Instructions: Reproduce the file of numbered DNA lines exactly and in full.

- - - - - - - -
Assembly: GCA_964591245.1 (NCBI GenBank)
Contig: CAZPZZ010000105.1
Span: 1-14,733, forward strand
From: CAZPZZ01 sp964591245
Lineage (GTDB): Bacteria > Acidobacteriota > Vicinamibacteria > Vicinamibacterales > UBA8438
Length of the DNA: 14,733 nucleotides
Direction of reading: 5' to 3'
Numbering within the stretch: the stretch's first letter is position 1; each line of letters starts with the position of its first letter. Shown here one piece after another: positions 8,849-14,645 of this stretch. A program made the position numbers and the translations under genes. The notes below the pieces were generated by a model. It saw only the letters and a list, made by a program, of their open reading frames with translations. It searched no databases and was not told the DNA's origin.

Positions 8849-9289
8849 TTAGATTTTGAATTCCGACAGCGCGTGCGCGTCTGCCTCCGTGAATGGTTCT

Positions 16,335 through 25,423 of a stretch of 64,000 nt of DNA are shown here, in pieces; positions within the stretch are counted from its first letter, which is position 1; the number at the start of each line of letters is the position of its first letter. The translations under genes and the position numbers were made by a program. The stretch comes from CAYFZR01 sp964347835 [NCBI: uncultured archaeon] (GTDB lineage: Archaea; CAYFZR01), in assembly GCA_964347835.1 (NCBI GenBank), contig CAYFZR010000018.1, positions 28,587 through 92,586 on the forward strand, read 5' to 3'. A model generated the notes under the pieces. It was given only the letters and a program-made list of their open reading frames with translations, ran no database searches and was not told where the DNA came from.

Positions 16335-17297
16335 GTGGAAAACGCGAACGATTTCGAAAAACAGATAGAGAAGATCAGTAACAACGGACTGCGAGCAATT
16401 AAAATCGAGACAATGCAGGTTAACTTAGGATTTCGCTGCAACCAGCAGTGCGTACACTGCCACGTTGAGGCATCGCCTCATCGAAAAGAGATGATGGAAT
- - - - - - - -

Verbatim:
Assembly: GCA_964591245.1 (NCBI GenBank)
Contig: CAZPZZ010000105.1
Span: 1-14,733, forward strand
From: CAZPZZ01 sp964591245
Lineage (GTDB): Bacteria > Acidobacteriota > Vicinamibacteria > Vicinamibacterales > UBA8438
Length of the DNA: 14,733 nucleotides
Direction of reading: 5' to 3'
Numbering within the stretch: the stretch's first letter is position 1; each line of letters starts with the position of its first letter. Shown here one piece after another: positions 8,849-14,645 of this stretch. A program made the position numbers and the translations under genes. The notes below the pieces were generated by a model. It saw only the letters and a list, made by a program, of their open reading frames with translations. It searched no databases and was not told the DNA's origin.

Positions 8849-9289
8849 TTAGATTTTGAATTCCGACAGCGCGTGCGCGTCTGCCTCCGTGAATGGTTCT

Positions 16,335 through 25,423 of a stretch of 64,000 nt of DNA are shown here, in pieces; positions within the stretch are counted from its first letter, which is position 1; the number at the start of each line of letters is the position of its first letter. The translations under genes and the position numbers were made by a program. The stretch comes from CAYFZR01 sp964347835 [NCBI: uncultured archaeon] (GTDB lineage: Archaea; CAYFZR01), in assembly GCA_964347835.1 (NCBI GenBank), contig CAYFZR010000018.1, positions 28,587 through 92,586 on the forward strand, read 5' to 3'. A model generated the notes under the pieces. It was given only the letters and a program-made list of their open reading frames with translations, ran no database searches and was not told where the DNA came from.

Positions 16335-17297
16335 GTGGAAAACGCGAACGATTTCGAAAAACAGATAGAGAAGATCAGTAACAACGGACTGCGAGCAATT
16401 AAAATCGAGACAATGCAGGTTAACTTAGGATTTCGCTGCAACCAGCAGTGCGTACACTGCCACGTTGAGGCATCGCCTCATCGAAAAGAGATGATGGAAT